The government says that elements of a report claiming hydrogen boilers could cause four times more explosions than natural gas boilers have been “cherrypicked”.
The government-backed study by Arup attracted mainstream media attention last week, which said hydrogen boilers could cause 39 blasts and 65 injuries per year in the kitchen or lower floor. This was compared to nine detonations and 17 people getting hurt due to natural gas (methane) boilers.
But the Department of Business, Energy & Industrial Strategy (BEIS) has pushed back against the report, saying some of it was “cherrypicked”, and stating it still finds “hydrogen can be made as safe as natural gas”.
A spokesman added: “All necessary safety assessments will be carried out and measures will be put in place to ensure that hydrogen is stored, distributed and used in a safe way.”
Hydrogen heating could become a valuable way to heat our home because the main by-product of burning hydrogen gas is water, which would help to reduce carbon emissions created by natural gas boilers. The study also pointed out that the move to hydrogen heating would eliminate the risk of carbon monoxide poisoning, which kills around 60 people every year.
But many will regardless feel concerned at the study’s findings, and all eyes will be on the government’s forthcoming Hydrogen Strategy to deliver practical long-term safety measures.
Will Hydrogen Boilers be Safe?
In June, the business department announced the outcomes of a 3.5-year long project, called Hy4Heat (opens in new tab), part of which looked at the safety of using hydrogen inside homes.
The study assessed 100% hydrogen boilers which were used with the same types of gas pipes and safety measures which are designed for natural methane gas.
The researchers found that installing two excess flow valves could easily regulate how hydrogen flows through the pipes, to ensure it remains safe but within useable limits, reducing the potential for incidents which could cause injuries.
Notably, the authors of the Arup study also found the risks from hydrogen boilers can be mitigated by installing excess flow valves in the pipe network.
Discussing the Arup analysis, David Hilton, director of Heat and Energy Ltd and a contributor to Homebuilding & Renovating, said that it “is really helpful to challenge the government to ensure the safety of hydrogen boilers. This is part of the government’s job, to amplify potential issues. It’s good to have people saying ‘this could be a problem’.”
But Hilton remains upbeat over the future use, and safety, of hydrogen boilers. “Yes, we’re dealing with hydrogen, but the information is there to ensure boilers are safe. We need to look at how safe our infrastructure is, which can be done through annual inspections, and this will be especially important when the government changes the mix of hydrogen blend within the gas network.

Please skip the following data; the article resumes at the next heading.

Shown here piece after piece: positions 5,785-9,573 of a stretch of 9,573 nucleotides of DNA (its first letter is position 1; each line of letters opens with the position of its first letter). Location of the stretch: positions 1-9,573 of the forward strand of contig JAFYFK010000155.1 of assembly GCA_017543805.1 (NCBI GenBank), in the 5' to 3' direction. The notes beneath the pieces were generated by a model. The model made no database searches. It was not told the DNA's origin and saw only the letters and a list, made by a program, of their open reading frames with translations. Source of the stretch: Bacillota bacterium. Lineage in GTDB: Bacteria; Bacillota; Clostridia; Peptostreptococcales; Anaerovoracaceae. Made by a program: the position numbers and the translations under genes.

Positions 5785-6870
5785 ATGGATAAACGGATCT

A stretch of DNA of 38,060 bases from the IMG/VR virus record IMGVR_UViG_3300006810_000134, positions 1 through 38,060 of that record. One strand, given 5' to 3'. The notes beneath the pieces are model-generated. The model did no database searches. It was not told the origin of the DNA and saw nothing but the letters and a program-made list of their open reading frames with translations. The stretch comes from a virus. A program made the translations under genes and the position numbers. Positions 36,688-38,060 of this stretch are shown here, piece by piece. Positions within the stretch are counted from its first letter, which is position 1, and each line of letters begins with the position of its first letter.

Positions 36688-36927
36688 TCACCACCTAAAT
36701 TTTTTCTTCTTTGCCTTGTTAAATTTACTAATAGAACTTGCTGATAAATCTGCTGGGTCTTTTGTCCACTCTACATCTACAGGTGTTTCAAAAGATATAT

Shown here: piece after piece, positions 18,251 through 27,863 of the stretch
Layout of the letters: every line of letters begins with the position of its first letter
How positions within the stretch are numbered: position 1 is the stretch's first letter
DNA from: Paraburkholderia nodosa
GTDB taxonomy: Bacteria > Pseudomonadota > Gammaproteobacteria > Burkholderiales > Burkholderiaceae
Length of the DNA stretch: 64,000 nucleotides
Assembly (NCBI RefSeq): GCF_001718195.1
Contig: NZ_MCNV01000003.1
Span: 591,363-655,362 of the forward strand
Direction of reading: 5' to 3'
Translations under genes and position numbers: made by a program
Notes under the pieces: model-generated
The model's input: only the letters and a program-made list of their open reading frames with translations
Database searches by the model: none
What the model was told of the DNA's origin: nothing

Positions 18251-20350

“Another way to mitigate the risks is to have a transition period. For example, hydrogen is not compatible with steel pipes, so there’s a lot of transitions that need to happen: it may be that every house which uses a hydrogen boiler needs to be checked first.”
Are Hydrogen Boilers Available Now?
Not yet. But Baxi Heating and Worcester Bosch have developed 100% hydrogen boilers which are undergoing testing in the UK, and both manufacturers have called on the government to fast-track their market release for 2025.
How Much Will Hydrogen Boilers Cost?
In July, the boiler industry’s big four manufacturers confirmed that a hydrogen-ready boiler will cost no more than its natural gas equivalent. Baxi, Worcester Bosch, Vaillant and Ideal confirmed that a new price-promise will be introduced which could save homeowners £2.3 billion.
Boiler Guide (opens in new tab) estimates that pricing would be similar to natural gas boilers — somewhere between £400 to £3,000 before factoring in the installation.
What are the Benefits of Owning a Hydrogen Boiler?
A major benefit of owning a hydrogen boiler is that it will reduce your carbon emissions, making your home environmentally friendly.
Additionally, it could help to decrease your long-term energy bills. Hydrogen is more energy-efficient than natural gas — there is equal energy in 1kg of hydrogen as there is in 2.8kg of gas, according to Power Technology - and this means you’ll use less fuel.
Furthermore, when the UK’s gas network is able and ready to switch from methane to hydrogen, those with hydrogen-ready boilers won’t need to replace their heating systems.
No changes will be required to pipework or radiators, and you won’t need to install a water tank. Plus, any hydrogen-ready boiler that is installed initially to run off natural gas should only require one hour’s labour to convert it to hydrogen.
Jack has worked in journalism for 11 years and is the News Editor for Homebuilding & Renovating, a role he has had since 2019. He strives to break the most relevant and beneficial stories for self builders, extenders and renovators, including the latest news on the construction materials shortage and hydrogen heating. In 2021 he appeared on BBC's The World at One to discuss the government's planning reforms.
He enjoys testing new tools and gadgets, and having bought his first home in 2013, he has renovated every room and recently finished a garden renovation.
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